Yoga for Computer Users

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Sitting in front of a computer all day can wreak havoc on the body, says San Francisco Bay Area yoga instructor Sandy Blaine, who's taught yoga and repetitive stress injury (RSI)Cprevention seminars at high-tech companies for more than a decade. "I have seen firsthand, again and again, how damaging the combination of stress and the physical requirements of continual computer use can be," she writes in her slim guide to yoga-based self-care for the technological age.

After a brief overview of the problem—basically, sitting too long with bad posture, often under stress—Blaine presents a program of postures, breathing techniques, and lifestyle practices to help prevent RSI. She divides these into two sections: "Desktop Yoga," yoga breaks to take during a workday, and "Computer-Free Yoga," to be done at home before or after work. She also offers sequences and guidelines and ideas for incorporating yoga into everyday life.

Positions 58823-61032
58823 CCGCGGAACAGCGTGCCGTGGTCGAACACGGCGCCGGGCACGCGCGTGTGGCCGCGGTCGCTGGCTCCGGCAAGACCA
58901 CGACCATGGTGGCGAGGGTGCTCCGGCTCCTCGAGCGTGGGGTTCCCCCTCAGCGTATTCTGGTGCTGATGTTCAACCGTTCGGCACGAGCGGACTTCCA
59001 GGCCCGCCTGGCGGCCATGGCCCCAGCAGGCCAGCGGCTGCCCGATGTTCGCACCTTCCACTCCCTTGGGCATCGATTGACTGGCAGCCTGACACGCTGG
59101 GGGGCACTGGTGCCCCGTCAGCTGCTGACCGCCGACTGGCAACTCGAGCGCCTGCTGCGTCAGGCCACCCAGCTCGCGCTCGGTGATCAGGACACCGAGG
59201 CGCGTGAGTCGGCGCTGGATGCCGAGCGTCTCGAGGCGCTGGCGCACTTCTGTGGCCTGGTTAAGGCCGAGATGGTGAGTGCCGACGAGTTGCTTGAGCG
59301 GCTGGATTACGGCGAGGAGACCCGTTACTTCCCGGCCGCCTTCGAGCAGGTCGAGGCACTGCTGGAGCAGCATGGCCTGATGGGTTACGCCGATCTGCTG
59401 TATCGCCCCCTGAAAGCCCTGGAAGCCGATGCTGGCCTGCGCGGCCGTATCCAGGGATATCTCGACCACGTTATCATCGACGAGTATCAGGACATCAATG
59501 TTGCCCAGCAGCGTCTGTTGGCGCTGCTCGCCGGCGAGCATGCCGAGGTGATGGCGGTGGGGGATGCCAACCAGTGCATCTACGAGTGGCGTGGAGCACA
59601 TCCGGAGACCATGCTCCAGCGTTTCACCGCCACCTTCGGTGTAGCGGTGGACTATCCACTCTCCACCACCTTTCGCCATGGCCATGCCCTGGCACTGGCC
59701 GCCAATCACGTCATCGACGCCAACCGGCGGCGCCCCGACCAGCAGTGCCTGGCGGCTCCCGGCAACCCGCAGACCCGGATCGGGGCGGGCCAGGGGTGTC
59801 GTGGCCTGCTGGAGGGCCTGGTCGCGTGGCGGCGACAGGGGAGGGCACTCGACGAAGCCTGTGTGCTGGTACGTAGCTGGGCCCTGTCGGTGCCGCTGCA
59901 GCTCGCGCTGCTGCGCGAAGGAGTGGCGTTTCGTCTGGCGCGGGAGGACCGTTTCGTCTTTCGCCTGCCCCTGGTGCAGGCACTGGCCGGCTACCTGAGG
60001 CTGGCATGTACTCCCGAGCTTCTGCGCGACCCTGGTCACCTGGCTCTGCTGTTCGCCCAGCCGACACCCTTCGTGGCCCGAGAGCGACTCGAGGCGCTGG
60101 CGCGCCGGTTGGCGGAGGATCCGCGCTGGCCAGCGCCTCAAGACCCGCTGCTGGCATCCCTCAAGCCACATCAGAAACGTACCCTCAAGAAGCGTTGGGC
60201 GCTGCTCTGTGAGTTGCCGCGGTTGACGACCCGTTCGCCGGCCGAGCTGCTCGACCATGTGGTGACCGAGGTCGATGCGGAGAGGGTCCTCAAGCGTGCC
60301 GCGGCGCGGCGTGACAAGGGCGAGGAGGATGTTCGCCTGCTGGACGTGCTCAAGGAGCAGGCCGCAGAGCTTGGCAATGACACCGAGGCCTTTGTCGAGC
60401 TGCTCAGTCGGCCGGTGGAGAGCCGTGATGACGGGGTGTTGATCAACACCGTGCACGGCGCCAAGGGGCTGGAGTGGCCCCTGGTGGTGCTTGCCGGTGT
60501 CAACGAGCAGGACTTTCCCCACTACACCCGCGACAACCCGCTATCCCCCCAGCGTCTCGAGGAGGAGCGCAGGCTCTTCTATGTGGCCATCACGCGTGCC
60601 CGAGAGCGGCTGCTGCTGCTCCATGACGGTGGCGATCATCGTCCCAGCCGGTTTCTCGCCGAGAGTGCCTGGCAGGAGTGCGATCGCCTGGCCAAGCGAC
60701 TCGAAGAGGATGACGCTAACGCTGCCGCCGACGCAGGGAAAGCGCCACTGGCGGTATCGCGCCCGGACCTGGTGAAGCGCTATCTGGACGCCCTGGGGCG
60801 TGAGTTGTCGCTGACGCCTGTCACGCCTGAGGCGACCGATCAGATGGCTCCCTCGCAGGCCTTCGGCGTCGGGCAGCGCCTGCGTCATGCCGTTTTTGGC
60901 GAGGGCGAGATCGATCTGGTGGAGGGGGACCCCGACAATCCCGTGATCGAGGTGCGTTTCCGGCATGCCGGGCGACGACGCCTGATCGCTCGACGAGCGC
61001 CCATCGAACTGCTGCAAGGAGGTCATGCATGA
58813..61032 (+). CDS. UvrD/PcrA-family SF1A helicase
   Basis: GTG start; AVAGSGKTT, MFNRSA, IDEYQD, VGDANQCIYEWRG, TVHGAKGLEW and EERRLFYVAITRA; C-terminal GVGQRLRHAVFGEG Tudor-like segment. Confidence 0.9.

Most of the poses in "Desktop Yoga" focus on the upper body&mdsh;stretching and strengthening the back, chest, shoulders, neck, arms, and wrists. These include seated versions of Tadasana (Mountain Pose), Garudasana (Eagle Pose), and some forward bends. To counteract the effects of slumping at the desk, Blaine includes Salamba Makarasana (Supported Crocodile Pose) against a wall, which may be impractical for some cubicle dwellers.

The final section, "Everyday Yoga," offers some excellent suggestions, such as practicing being ambidextrous by stirring soup or opening doors with the nondominant hand. Near the book's end, Blaine cautions that her program is fo-cused on preventing injuries, not treating them, and that some of the exercises may exacerbate an existing condition. So practice with care.